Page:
“I was looking at it and it’s ginormous — I’m like, ‘Who’s supposed to get on the swing?’ ” Chilli says. “I was so intimidated, but eventually, I did it. I mean, I got on there and I got comfortable, and then I got realcomfortable.” The video would earn TLC a MTV Video Music Award for best group video, beating out the all-male competition in a category that included both ‘NSync and the Backstreet Boys at their height.

Second, LaFace Records was smart about marketing the single. “No Scrubs” was released in two versions, one with Left Eye’s rap verse and one without. This strategy ensured the song would get airplay on a variety of radio stations, regardless of format.

While some of the most popular late ’90s hip-hop and R&B tracks were saturated with misogyny and damsel-in-distress plotlines, Burruss says, “No Scrubs” helped flip the script. “This song almost made it to where guys felt they couldn’t ride to an event together anymore,” she remembers.

And men weren’t just stopping short of carpooling to the club. “No Scrubs” was a wake-up call for guys like Sean Armstrong, aka DJ Face of the radio station Majic 102.3. He remembers hearing the song for the first time at a Baltimore record store and spinning it at D.C.-area clubs when it first came out.

“Guys started checking themselves, like, ‘Am I a scrub?,’ ” Face remembers. “You had to really think: ‘I don’t really lean out the window, you know, hollerin’ at women. I have my own car. I got a job. I’m not a scrub.’ Like, you had to take yourself off the list.”

Chilli says it’s not guys like DJ Face who have to worry. “I always say, the guys getting upset are the scrubs. If you’re not a scrub, then … a hit dog will holler, right?” she laughs. “So, if that’s not who you are, then you shouldn’t be getting upset.”

The feathers of Yonkers, N.Y. rap group Sporty Thievz were so ruffled, the trio released its own response track, “No Pigeons,” in May 1999, a month after “No Scrubs” hit No. 1. But even if some perceived “No Pigeons” as a diss to the song’s originators, it used the same melody as “No Scrubs” — so Burruss, Briggs and Cottle still got paid.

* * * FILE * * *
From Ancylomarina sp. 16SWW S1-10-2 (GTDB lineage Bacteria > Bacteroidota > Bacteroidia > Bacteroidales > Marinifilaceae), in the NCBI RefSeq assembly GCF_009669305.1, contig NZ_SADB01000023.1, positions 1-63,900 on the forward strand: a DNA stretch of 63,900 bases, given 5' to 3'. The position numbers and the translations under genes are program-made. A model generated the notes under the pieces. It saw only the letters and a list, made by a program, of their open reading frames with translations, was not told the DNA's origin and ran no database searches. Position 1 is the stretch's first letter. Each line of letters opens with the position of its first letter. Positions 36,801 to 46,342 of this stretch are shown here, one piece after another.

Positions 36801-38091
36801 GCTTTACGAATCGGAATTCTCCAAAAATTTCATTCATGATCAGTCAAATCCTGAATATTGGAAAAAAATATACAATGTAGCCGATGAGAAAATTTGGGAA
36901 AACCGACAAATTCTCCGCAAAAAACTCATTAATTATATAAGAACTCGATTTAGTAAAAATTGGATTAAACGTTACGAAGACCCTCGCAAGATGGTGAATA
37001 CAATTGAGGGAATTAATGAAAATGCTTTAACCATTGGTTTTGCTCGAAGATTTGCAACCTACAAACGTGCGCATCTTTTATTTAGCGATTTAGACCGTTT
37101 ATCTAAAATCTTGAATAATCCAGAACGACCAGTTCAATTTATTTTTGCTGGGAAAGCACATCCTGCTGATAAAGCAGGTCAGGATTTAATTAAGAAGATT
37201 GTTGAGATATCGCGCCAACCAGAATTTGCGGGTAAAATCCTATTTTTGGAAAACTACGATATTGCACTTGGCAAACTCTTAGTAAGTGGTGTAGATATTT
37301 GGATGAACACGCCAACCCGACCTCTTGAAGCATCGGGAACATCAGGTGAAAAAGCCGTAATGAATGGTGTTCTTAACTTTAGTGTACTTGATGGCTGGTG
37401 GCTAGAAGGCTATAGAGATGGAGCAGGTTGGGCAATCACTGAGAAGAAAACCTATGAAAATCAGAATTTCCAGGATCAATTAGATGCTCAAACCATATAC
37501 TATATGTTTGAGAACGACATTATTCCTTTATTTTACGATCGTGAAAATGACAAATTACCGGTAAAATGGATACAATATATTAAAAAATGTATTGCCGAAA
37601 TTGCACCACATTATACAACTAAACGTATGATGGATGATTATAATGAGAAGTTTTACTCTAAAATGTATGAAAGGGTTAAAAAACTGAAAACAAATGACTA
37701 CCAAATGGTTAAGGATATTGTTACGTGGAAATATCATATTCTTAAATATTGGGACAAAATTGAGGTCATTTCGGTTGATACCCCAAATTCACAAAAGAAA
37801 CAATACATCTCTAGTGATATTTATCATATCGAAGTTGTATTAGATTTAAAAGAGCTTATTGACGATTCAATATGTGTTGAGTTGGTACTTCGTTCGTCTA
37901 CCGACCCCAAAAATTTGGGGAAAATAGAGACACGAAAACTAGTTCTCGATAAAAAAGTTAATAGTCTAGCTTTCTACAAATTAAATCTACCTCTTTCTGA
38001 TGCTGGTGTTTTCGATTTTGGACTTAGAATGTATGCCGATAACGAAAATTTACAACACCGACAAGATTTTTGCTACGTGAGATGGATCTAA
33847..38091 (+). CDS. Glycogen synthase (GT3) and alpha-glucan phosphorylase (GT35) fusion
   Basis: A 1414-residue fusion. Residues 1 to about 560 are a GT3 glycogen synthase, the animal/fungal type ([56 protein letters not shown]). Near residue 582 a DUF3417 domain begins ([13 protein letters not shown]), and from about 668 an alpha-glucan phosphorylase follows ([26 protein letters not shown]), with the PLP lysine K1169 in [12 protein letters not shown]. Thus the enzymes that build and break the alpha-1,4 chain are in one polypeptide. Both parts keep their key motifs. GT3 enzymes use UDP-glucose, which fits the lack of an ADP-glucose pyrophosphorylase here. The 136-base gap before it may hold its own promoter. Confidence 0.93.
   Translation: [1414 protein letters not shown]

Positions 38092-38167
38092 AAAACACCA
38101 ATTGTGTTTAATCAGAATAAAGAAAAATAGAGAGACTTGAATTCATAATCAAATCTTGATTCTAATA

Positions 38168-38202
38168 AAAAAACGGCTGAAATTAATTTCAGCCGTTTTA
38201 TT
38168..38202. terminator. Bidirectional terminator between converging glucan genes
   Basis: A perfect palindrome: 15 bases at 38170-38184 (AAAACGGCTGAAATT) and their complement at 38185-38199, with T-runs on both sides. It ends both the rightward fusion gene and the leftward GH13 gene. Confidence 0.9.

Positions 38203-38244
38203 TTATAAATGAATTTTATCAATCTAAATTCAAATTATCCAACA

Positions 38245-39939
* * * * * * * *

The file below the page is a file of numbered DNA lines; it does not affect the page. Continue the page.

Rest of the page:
“That was a check,” Burruss says. “I thought it was clever. I love the fact that they flipped the song and gave the male point of view. And plus, we ended up getting all the royalties from it.”

In the two decades since the song was released, it’s never really gone away. In 2017, Ed Sheeran added the songwriters of “No Scrubs” to the credits of his own No. 1 hit, “Shape of You,” after some drew comparisonsbetween the two songs’ melodies. And it’s inspired covers across all genres. British R&B singer Jorja Smith keeps her version stripped down, while country star Kacey Musgraves adds a bit of twang. In January, the four men of Weezer released a rock cover, with all gender pronouns left intact.

But at the end of the day, the original is still popular. On Spotify, “No Scrubs” has over 300 million streams to date. NPR intern Sophie Fouladi was born in the early 2000s and says the song was a hit at her junior prom in Northern Virginia just last spring.

“I thought it was really interesting that a throwback song was something that got everyone really excited,” Fouladi says. “There was just screams of recognition from a bunch of girls, and they were pulling each other to the dance floor. These are people who were born after the song was released.”

Chilli says she recognized the power of “No Scrubs” back when TLC first recorded it, and she’s proud of its legacy. “I feel really happy because I know that — even though you can jam to it, you dance to it — lyrically, I know that the girls are listening, you know? And the guys are, too,” she says.

Kandi Burruss agrees. “As women, we go through things every day, all day,” she says. “No matter where we go, somebody is gonna try to push up or try to holler at you, and they’re not always a gentleman about it. So I feel like this song put it out there … and it just made women be a little bit more outspoken.”